How to Build a Scarecrow

These guardians of the garden may not deter wildlife as much as you'd think—but they're fun to have around says scarecrow expert and HGTV contributor Felder Rushing.

Yard Folk: A Scarecrow in Felder Rushing's Garden

Yard Folk: A Scarecrow in Felder Rushing's Garden

Scarecrows, yard folk, and other harvest figures aren't very effective at guarding your garden from hungry wildlife, but they're fun to make. Garden expert and author Felder Rushing recommends getting creative when you make them.

Photo by: Photo by Felder Rushing

Photo by Felder Rushing

Scarecrows, yard folk, and other harvest figures aren't very effective at guarding your garden from hungry wildlife, but they're fun to make. Garden expert and author Felder Rushing recommends getting creative when you make them.

Humans have been planting crops for thousands of years. Food historians think figs were probably grown in ancient Jericho some 11,400 years ago, and wheat—the first cultivated cereal—has been traced back to 8000 B.C.  

Since then, we’ve probably also been waving our arms, stomping our feet and shouting at the birds, deer, and other wildlife that have invaded our gardens and stolen our food.

Of course, we can’t stay out in our gardens and protect them all the time, even though some of us would like to, so today we use scarecrows to stand in our place and keep watch over our flowers or corn, tomatoes and other edibles. 

We're following in the footsteps of our farming forebears, says Felder Rushing, garden expert, author of Scarecrows: Making Harvest Figures and Other Yard Folks and a frequent contributor to  

“Both scarecrows, erected for crop protection, and harvest figures for giving thanks have been used for thousands of years,” he says.  

Rushing has explored the uses of scarecrows throughout the ages, and he’s found and photographed these intriguing figures guarding gardens across the U.S. and on five continents.

Yum Kaax, Rushing says, was a youthful god of the Mayan cornfields depicted as holding flowers. In Japan, Sohodo-no-kami protected Shinto fields, his long cloth arms flapping in the wind.

“For centuries, farmers have employed people, especially children and other seasonal workers, to rove from field to field, shouting and clapping pieces of wood together to repel birds from crops, and when Europeans first started coming to North America they noted how Native Americans built little raised huts around fields for children to stay in until they needed to run out to scare birds and deer.” 

Today, most scarecrows are humorous, Rushing says, and unfortunately, they don’t really work. Rushing once snapped a picture of a crow perched on top of a realistic scarecrow’s head, and he notes that even the scarecrow in The Wizard of Oz movie nearly lost his straw stuffings to a flock of fearless birds.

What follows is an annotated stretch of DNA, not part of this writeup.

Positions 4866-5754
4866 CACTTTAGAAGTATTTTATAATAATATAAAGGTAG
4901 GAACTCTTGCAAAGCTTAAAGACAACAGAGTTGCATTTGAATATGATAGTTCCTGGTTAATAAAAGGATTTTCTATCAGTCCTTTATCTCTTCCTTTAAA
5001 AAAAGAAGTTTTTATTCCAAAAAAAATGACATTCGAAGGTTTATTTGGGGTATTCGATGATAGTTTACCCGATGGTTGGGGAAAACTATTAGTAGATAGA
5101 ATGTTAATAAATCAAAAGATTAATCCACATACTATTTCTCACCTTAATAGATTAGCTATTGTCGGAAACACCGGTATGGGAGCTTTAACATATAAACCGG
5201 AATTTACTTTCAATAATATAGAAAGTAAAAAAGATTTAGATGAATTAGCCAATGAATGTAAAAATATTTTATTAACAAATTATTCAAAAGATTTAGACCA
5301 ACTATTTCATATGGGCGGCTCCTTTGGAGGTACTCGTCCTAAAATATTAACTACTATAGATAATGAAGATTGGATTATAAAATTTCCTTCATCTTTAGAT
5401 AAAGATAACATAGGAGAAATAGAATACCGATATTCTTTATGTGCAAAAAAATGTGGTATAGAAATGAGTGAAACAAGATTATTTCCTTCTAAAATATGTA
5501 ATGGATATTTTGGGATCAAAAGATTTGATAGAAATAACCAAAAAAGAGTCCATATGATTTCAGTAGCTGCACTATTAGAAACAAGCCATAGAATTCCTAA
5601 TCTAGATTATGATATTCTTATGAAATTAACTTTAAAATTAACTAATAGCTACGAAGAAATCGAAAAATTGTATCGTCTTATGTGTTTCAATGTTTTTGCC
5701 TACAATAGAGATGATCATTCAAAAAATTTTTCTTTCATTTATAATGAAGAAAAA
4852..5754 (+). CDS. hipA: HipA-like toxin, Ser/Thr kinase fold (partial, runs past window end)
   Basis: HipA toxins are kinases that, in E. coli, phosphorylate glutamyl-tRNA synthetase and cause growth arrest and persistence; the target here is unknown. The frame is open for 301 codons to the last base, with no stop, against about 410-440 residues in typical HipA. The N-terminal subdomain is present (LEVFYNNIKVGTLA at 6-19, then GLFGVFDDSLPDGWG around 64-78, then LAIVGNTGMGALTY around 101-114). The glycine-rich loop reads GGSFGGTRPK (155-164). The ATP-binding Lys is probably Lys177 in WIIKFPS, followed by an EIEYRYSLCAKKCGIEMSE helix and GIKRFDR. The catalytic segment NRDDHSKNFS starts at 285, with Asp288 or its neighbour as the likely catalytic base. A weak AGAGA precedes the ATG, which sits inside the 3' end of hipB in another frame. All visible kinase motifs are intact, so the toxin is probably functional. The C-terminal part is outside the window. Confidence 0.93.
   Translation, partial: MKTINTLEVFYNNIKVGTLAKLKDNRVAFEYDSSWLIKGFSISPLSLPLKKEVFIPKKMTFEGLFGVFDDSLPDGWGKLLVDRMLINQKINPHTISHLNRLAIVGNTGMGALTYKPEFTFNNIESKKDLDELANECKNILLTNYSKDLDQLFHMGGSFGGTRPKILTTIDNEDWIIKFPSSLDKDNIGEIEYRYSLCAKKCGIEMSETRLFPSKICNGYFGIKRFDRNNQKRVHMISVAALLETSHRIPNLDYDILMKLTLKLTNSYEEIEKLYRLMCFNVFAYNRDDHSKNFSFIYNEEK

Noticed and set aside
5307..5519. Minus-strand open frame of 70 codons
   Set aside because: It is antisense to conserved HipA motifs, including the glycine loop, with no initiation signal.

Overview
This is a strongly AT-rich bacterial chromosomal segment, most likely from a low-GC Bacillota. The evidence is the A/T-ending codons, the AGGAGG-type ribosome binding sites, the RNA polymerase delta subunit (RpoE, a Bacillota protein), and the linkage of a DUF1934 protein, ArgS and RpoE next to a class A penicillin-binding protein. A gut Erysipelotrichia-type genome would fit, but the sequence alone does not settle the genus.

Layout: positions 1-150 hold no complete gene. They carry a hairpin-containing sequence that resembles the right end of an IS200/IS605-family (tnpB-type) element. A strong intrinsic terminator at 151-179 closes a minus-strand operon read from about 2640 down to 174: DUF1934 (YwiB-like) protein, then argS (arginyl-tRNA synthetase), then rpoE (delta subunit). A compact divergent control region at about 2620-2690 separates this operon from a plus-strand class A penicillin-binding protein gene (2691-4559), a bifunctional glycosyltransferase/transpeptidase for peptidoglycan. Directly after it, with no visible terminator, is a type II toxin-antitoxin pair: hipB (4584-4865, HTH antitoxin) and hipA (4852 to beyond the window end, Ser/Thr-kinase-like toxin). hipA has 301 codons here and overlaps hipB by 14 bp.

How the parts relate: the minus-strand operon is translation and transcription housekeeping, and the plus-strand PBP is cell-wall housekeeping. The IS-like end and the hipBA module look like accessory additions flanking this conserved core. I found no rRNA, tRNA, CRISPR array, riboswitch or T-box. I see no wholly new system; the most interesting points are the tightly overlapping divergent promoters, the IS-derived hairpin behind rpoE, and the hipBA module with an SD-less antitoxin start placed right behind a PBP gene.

“Crows, deer, and raccoons are incredibly smart and quickly get used to them,” he says. He’s found that repellents like human hair, scented soap, pepper sprays and urine from predator animals don’t do much good in the garden, either. 

"Battery-powered motion-detecting devices that flap arms or even shoot water work pretty well, but are expensive and not practical on a large scale. The very best protection from deer, rabbits and raccoons remains a fence, electric or otherwise. Nothing else works very well.”  

That explains why the human figures in Rushing’s own garden, which include a statue of St. Fiacre, the patron saint of gardeners, and four “artful” pieces, are there primarily for looks. 

To do the real work of scaring critters out of the crops, Rushing hangs aluminum pie plates and strands of tin foil, using fishing strung from poles. As they sparkle and sway in the breeze, they help keep the birds out of his small vegetable patch—but “that’s about it,” he admits.

Does that mean you shouldn’t bother making a scarecrow for your own yard? Not all all. But you should have realistic expectations about the usefulness of figures made out of stuffing and sticks.

Rushing says that one of the most creative scarecrows, is also the easiest to make. Use “a post with a cross arm, draped with a long-sleeved shirt, with ribbons tied from the ends of the arms to move in the wind.” You can add any sort of head, such as “a face-painted soccer ball, gourd, plastic milk jug, pantyhose stuffed with newspaper, or wooden cut-out or inexpensive Halloween mask. Often just a hat will do!”

“Farmers in England often put several of these figures in each field, which has a better effect than one lone sentinel,” Rushing adds. 

Your worst garden enemies, Rushing says, apart from slugs and insects? "Deer are hands-down the most damaging, even in suburbia – and getting worse. They are followed closely by squirrels (both tree and ground), rabbits, and raccoons. And if there were any good solutions, I—and all my friends who work at botanical gardens— would love to hear them!”

The most important thing, Rushing says, is that scarecrows, yard folk, and autumn harvest figures are fun and easy to make, even for children, and they let you play and be creative. They can also help if you want to get rid of that lawn you’re tired of mowing.  

"(They're) one of the most acceptable ways to do something interesting in your garden without raising the ire of neighbors," Rushing says. "By setting one out in your front yard you can ‘get away’ with planting a stand of corn, sunflowers and other ornamental plants right out in the open—the human figure will help interpret it as fun, not just work!”

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